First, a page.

Coming Out on Top—Tips for Financial Recovery After Addiction

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December 4, 2017
budget, addiction, on track

Ask anyone who’s suffered from drug and alcohol abuse and they’ll tell you that overcoming addiction is no easy task. It requires strength, dedication, and unwavering willpower to pull yourself up from your lowest low and get your life back on track. Somewhere on the road to recovery you’ll begin to have a clearer picture of the difficulties ahead. Relationships with friends and family may be bent and broken, money might be scarce and bills will need to be paid. If you’re worried about getting back on your feet financially, here are a few tips to ensure your recovery also helps your wallet.

Finding a Stable Job

Unfortunately, most recovery survivors find themselves at the very bottom before they start getting their lives back together. For many, this often means unemployment. Once you’ve decided to change your life and take the vital steps to recover from your addiction, your first step will be to find a new job so that you can move forward and achieve your long-term goals. Getting back out into the workforce can be a challenge on its own, but it’s essential to getting back on the right track financially, and reclaiming normalcy in your life.

  1. Revisiting Your resume: Before you start throwing yourself out there, you’ll want to take a hard look at your resume. If you don’t have one, this will likely come into play as you start your job search. Having a strong resume can be your ticket to landing the best job possible for advancing your recovery and your life. Research different examples of resumes and use them as a model when crafting your own.
  2. Covering Up Spotty Job History: Many recovery survivors find themselves restrained in their job search due to a lacking resume. Gaps in your employment history can be a red flag to employers looking to find reliable workers. As you revisit your resume, if you find that there are stretches of months or years you spent without work, you will want to remedy this to ensure it reflects something a potential employer will want.
  3. Finding the Job that Fits Your Needs: As you search for work, keep in mind that very job is different: Each has different co-workers, bosses, expectations, and environment. As a recovery survivor, you need to consider how these variables might affect your recovery. If your first job thrusts you into a high-stress environment, it could compromise your sobriety. It is important to know yourself and your limitations when choosing your next job. The better suited you are for the job, and vice versa, the more likely this will be a steady, dependable source of future income.

Budgeting Yourself Out of Debt

Once the money starts coming in, nothing is more frustrating than watching it fly out of your bank account to pay off old debts. Financial repercussions for addiction often take the form of overwhelming debt. Over time, missed and late payments will result in penalties, fees, and increased interest applied to your outstanding payments. In your first attempts to really manage your debts, you may feel like you’re fighting an uphill battle. It’s important to act as soon as you can, and come up with a plan to pay off your debts.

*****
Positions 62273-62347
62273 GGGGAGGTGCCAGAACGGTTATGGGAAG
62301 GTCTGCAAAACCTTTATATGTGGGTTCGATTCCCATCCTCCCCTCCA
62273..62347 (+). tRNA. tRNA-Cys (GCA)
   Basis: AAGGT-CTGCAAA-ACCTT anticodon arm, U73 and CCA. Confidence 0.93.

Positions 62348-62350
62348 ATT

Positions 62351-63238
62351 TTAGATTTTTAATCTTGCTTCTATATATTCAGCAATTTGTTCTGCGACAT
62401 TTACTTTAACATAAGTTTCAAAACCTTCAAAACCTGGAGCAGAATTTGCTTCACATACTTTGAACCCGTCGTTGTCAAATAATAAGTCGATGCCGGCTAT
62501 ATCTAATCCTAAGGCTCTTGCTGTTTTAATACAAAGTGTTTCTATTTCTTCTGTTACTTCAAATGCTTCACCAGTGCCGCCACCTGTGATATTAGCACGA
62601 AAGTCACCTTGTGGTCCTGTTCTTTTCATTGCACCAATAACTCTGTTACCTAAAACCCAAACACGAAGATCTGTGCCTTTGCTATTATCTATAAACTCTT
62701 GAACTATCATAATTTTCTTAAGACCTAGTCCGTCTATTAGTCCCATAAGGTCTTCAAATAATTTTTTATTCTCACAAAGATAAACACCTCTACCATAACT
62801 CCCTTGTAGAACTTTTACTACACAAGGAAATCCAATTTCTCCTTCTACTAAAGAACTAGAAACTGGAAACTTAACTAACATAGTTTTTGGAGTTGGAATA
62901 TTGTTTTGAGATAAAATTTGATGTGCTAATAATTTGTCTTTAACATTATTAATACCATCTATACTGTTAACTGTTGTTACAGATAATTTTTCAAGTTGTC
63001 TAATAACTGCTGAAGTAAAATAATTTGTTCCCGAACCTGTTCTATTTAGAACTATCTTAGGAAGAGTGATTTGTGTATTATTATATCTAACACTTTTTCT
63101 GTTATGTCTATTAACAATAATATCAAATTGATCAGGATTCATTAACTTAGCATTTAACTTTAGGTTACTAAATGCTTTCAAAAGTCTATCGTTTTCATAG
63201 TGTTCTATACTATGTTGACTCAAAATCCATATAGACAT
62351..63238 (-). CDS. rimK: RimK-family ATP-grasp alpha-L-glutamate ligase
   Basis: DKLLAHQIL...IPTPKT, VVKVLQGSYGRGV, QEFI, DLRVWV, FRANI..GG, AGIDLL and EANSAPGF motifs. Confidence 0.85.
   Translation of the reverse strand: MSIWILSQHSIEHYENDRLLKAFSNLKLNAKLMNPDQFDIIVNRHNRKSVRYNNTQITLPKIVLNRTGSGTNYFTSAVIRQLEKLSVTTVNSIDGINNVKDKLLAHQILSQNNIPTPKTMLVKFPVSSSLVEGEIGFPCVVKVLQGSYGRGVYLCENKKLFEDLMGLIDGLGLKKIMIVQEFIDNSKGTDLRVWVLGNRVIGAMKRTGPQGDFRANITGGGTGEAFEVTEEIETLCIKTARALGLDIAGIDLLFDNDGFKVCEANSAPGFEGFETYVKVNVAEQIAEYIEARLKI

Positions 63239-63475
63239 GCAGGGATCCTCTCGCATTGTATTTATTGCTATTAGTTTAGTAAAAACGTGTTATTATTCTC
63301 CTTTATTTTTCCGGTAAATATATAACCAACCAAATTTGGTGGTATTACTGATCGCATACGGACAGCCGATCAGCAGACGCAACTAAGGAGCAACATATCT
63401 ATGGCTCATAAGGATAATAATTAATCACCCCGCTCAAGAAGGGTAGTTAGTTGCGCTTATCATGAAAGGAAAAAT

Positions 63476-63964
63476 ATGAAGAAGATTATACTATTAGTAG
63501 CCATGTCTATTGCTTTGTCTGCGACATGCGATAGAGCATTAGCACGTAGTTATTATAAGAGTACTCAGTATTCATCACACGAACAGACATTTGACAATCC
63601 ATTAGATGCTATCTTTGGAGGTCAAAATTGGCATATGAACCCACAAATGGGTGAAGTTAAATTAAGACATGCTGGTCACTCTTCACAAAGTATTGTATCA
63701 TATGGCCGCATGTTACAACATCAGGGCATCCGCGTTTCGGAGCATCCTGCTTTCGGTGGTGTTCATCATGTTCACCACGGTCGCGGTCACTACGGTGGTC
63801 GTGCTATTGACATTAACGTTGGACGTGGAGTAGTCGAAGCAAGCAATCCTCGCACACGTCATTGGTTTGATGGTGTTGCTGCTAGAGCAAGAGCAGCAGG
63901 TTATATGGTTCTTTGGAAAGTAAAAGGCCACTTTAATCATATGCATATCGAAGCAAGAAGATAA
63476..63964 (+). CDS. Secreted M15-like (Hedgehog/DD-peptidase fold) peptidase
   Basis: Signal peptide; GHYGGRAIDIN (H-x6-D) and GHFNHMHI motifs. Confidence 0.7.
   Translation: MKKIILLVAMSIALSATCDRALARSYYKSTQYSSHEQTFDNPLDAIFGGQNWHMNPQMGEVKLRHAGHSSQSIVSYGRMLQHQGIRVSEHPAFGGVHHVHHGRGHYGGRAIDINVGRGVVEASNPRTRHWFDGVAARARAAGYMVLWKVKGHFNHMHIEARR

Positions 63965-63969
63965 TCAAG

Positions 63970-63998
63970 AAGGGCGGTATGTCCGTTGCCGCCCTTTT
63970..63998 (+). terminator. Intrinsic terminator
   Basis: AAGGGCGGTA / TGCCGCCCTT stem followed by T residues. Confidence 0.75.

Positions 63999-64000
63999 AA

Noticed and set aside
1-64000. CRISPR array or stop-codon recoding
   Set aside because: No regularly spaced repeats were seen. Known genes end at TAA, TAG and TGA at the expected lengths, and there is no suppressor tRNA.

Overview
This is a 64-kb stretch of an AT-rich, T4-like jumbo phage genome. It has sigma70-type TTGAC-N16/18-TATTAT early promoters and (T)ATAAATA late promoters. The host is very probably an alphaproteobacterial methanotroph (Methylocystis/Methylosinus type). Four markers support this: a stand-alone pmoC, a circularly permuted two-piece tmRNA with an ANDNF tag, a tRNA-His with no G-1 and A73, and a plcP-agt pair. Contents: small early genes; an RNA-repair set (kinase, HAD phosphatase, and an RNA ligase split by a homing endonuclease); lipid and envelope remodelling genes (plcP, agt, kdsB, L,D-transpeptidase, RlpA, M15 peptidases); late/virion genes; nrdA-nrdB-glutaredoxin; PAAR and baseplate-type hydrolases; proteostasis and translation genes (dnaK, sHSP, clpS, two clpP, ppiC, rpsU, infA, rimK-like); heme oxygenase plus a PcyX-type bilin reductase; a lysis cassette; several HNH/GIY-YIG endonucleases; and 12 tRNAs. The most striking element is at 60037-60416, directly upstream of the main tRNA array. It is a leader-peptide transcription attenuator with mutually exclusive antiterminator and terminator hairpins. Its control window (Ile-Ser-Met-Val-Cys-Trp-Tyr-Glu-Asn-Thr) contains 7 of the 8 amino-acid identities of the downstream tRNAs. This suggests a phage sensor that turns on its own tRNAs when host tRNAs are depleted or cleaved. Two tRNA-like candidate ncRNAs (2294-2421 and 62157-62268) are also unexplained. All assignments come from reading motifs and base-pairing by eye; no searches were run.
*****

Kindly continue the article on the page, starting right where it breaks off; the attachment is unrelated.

1. Get Organized: First thing you will want to do is take stock of all outstanding lines of credit. Which one has the most outstanding debt left to pay off? Which one is charging the most interest? Understanding what you owe and prioritizing your payments will help organize your budgeting, and ensure that you won’t have to pay more money than you have to down the road. It also helps to reach out to creditors to set up payment plans. By communicating with them, you’re making an effort that shows you want to fix the problem.
  2. Creating Your Budget: Once you know where your money is going, now you’ll want to incorporate that into the bigger picture: utility bills, gas, groceries and other expenses. After charting out your expenses, factor in your income; go through and portion away your income toward your expenses and credit payments. This is where prioritizing your expenses will come in handy, as you will set aside money for your most essential expenses first, then go down the line.
  3. Knowing Where to Cut: If you find that you’re not making enough to meet your monthly expenses, don’t panic. Chances are your budget includes some unnecessary spending. Go through and find out what can be cut. You may decide to cut anything from eating out to your monthly gym membership. If it’s not absolutely essential, then remove it so you can adjust your budget to make all of your payments, and protect yourself as you rebuild your credit.

It’s never too late to come back from addiction, and it’s certainly never too late to come back from your debt. You’ve already come a long way to face your problems and have taken active steps to reclaim your life. If you bring that same determined attitude to tackling your financial issues, then you will have no problem coming out on top.

Dorothy Watson

Dorothy Watson grew up with a single mother who suffered from bipolar disorder. Her mom wasn't properly diagnosed until Dorothy was about 12 years old. She became an advocate for mental wellness after witnessing how hard life can be for people whose mental health hasn't been properly addressed.

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